How Valuable are Career Assessments?
By Patricia Soldati
About a year ago I met a gentleman at a local
networking event. Michael had spent his career
as a corporate attorney for a major industrial
company in Stratford, CT. At age 59, he was
downsized and decided to "make lemonade"
by relocating to the Berkshire Hills of Western
Massachusetts, and focusing his expertise
on the profusion of smaller businesses that
are located here.
As soon as Michael discovered that I was a
career coach, he popped this question: "What
do you think of career assessments?"
I smelled a set-up, but I answered as honestly
as I could. "Multiple assessments can
have great value - as long as you also apply
the filter of your own wisdom and experience."
It turned out that as part of his downsizing
package, Michael had been given outsource
assistance, including a battery of assessments
- the upshot of which was a strong recommendation
that he should become an architect.
"Can you imagine," he said, "that
I should toss out 32 years of legal experience
and start over as an architect? It may fit
technically - but it's just not realistic."
My point exactly. It's not that starting over
should always be ruled out, but when you're
hovering on retirement, it's not an ideal
time to make what would amount to a 6-year
investment in re-training - never mind the
time to build a sustainable practice.
The Benefits of Career Assessments
Still, career assessments are worth every
penny. With 15 or 20 years of work experience,
many career-changers feel that they already
know what they're good at, what they like
and what they don't like. And while it's true
that assessments may not reveal startling
secrets, they provide terrific reference points
Help you articulate a great number of
skills and preferences much more clearly,
and an expanded list of options lessens
your risk of a poor career choice
Validate what you already know - which
leads to greater trust in your new choice
and, quite possibly, the courage to make
Open up specific career choices that
are a good fit for you, and perhaps even
better, break down these careers into
"component pieces" which can
provide more possibilities to consider.
Pinpoint your aversions - so that you
can better manage them (i.e., do less
of them, do them with humor, or not do
them at all)
Research Findings about Career Assessments
Assessments come in a Baskin-Robbins assortment
of flavors. Some test for skills, others for
personality or motivations. After considerable
research and multiple conversations with industry
experts, here's what I've found:
There is no single gold standard despite
the fact that every company touts their
assessment as such.
It takes considerable time and a sizable
investment to create an assessment that
is credible, predictive and clear in interpretation.
Most of the Internet freebies lack, or
at least, don't publish such credentials;
the old saying 'you get what you pay for'
probably applies. The upshot: online freebies
are more fun than fact; many are simply
a teaser with limited reporting - as enticement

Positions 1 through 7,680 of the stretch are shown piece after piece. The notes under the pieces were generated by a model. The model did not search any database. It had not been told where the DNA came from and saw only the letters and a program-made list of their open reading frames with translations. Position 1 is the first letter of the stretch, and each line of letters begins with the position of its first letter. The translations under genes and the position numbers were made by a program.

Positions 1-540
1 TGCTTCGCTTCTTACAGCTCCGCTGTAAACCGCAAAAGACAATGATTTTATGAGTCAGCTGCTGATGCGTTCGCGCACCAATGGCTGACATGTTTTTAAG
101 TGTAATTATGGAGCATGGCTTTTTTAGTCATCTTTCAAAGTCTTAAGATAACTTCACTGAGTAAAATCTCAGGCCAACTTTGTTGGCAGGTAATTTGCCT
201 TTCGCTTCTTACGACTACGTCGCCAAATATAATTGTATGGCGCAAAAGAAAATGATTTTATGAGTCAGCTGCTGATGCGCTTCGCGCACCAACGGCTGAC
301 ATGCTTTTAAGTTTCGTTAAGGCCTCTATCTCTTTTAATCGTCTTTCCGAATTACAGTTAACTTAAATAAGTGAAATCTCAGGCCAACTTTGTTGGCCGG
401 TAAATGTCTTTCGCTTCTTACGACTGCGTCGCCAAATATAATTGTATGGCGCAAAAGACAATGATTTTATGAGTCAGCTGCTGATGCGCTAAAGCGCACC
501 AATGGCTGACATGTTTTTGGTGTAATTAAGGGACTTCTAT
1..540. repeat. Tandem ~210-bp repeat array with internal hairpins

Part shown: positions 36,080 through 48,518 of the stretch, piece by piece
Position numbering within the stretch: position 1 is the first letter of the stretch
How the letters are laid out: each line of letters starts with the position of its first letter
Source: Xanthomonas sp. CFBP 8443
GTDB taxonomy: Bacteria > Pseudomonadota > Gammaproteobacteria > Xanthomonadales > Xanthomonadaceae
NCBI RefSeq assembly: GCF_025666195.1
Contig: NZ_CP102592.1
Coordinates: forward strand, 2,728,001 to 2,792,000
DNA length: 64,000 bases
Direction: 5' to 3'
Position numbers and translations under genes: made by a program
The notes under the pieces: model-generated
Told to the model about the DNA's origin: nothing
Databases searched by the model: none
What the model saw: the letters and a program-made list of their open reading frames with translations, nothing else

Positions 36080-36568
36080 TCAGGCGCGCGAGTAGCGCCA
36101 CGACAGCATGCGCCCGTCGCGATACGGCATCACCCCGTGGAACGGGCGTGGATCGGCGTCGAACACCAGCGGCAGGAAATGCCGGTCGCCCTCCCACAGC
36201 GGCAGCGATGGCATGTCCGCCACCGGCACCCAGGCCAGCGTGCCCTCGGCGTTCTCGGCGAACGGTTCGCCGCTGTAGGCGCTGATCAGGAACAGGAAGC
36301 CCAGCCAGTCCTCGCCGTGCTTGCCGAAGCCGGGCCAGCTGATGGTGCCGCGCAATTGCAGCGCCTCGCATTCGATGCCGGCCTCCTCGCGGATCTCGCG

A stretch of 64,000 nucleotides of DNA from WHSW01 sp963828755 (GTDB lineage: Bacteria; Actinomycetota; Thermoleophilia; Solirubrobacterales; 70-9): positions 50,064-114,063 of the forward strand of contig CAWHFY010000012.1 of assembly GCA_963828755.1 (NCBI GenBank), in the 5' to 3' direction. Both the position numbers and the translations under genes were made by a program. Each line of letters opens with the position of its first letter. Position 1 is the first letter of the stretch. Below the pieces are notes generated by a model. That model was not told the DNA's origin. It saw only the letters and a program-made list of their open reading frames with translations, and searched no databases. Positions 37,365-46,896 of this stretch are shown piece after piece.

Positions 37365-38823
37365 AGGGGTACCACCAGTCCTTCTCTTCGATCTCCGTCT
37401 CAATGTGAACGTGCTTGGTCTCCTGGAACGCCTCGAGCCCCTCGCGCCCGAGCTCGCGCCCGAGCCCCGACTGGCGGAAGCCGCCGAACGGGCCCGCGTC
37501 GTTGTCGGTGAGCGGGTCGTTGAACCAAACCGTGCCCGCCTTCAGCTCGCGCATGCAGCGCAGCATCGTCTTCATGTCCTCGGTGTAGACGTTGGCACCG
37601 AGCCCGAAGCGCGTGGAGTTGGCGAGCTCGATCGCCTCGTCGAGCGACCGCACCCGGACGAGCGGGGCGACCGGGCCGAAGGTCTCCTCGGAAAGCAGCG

to pony up for a more complete assessment.
Higher priced assessments don't necessarily
mean better or more valid; they may be
more proprietary and therefore, require
a greater level of interpretation and
Career experts unanimously recommend
taking several tests for a well-rounded,
vocational picture. You end up with expanded
self-awareness, more options and less
risk than by taking a single assessment.
Professional interpretation of results
is one of the best investments you can
make in your career-change process.
Richard Bolles, author of the classic
What Color Is Your Parachute?, says that
all assessments should be handled with care.
"Never let an assessment tell you what
to do," he warns. "Its purpose is
only to give you some clues about your skills
and interests. You've got to decide whether
the clues are useful. No single test is totally
take two or three to get a good,
composite picture of yourself."
Which Career Assessments are Most Beneficial?
I investigated over 30 career resources
- with the exception of the test developers
themselves. I wanted to be able to provide
you with the experience of users - not the
promotional material of the developers. I
was interested in finding one or more instruments
that could uncover that 'big picture' AND
which met these criteria:
a) validly constructed; b) widely used and
easily administered; c) reasonably priced.
My favorites: for personality assessment,
the classic Myers-Briggs Type Indicator (MBTI);
for interests and preferences, the Strong
Interest Inventory, and if you think you want
to run a business, add Strong's Entrepreneur
Assessment. I also like the Motivational Appraisal
of Personal Potential (MAPP).
Patricia Soldati is a former President
& COO of a national finance organization
who re-invented her working life in 1999.
As a career fulfillment specialist, she helps
corporate professionals enhance their working
lives - both by staying within the organization
- and by leaving it behind. She is a certified
coach (International Association of Coaches)
and was recently selected to be a thought
leader for a major workplace-related website.
To receive her 5-lesson complimentary eCourse
on career change, visit http://www.purposefulwork.com/articlelandpage.html